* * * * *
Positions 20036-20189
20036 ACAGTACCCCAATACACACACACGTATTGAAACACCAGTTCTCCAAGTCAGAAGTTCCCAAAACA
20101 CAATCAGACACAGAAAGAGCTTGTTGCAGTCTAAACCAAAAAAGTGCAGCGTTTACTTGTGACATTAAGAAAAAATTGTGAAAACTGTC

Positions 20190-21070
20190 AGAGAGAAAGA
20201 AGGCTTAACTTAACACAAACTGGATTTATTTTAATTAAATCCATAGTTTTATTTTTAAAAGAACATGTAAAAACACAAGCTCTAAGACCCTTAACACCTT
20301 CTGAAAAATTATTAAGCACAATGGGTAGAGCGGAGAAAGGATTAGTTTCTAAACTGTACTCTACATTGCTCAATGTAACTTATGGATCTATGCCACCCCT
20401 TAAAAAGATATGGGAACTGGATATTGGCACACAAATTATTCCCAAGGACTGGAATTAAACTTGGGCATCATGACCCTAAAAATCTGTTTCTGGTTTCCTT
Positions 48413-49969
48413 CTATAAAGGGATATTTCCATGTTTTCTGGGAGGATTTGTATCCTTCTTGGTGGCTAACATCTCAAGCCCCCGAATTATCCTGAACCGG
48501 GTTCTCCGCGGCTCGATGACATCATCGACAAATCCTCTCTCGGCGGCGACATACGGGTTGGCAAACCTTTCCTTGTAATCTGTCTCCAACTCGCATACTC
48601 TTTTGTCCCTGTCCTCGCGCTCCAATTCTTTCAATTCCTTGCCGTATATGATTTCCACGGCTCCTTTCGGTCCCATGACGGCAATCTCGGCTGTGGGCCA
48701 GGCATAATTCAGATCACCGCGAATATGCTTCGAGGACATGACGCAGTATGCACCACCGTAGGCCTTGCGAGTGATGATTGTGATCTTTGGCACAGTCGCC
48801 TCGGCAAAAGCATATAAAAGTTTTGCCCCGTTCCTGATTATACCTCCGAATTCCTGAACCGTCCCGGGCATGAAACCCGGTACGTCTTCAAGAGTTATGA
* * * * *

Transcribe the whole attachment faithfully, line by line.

Positions 20036-20189
20036 ACAGTACCCCAATACACACACACGTATTGAAACACCAGTTCTCCAAGTCAGAAGTTCCCAAAACA
20101 CAATCAGACACAGAAAGAGCTTGTTGCAGTCTAAACCAAAAAAGTGCAGCGTTTACTTGTGACATTAAGAAAAAATTGTGAAAACTGTC

Positions 20190-21070
20190 AGAGAGAAAGA
20201 AGGCTTAACTTAACACAAACTGGATTTATTTTAATTAAATCCATAGTTTTATTTTTAAAAGAACATGTAAAAACACAAGCTCTAAGACCCTTAACACCTT
20301 CTGAAAAATTATTAAGCACAATGGGTAGAGCGGAGAAAGGATTAGTTTCTAAACTGTACTCTACATTGCTCAATGTAACTTATGGATCTATGCCACCCCT
20401 TAAAAAGATATGGGAACTGGATATTGGCACACAAATTATTCCCAAGGACTGGAATTAAACTTGGGCATCATGACCCTAAAAATCTGTTTCTGGTTTCCTT
Positions 48413-49969
48413 CTATAAAGGGATATTTCCATGTTTTCTGGGAGGATTTGTATCCTTCTTGGTGGCTAACATCTCAAGCCCCCGAATTATCCTGAACCGG
48501 GTTCTCCGCGGCTCGATGACATCATCGACAAATCCTCTCTCGGCGGCGACATACGGGTTGGCAAACCTTTCCTTGTAATCTGTCTCCAACTCGCATACTC
48601 TTTTGTCCCTGTCCTCGCGCTCCAATTCTTTCAATTCCTTGCCGTATATGATTTCCACGGCTCCTTTCGGTCCCATGACGGCAATCTCGGCTGTGGGCCA
48701 GGCATAATTCAGATCACCGCGAATATGCTTCGAGGACATGACGCAGTATGCACCACCGTAGGCCTTGCGAGTGATGATTGTGATCTTTGGCACAGTCGCC
48801 TCGGCAAAAGCATATAAAAGTTTTGCCCCGTTCCTGATTATACCTCCGAATTCCTGAACCGTCCCGGGCATGAAACCCGGTACGTCTTCAAGAGTTATGA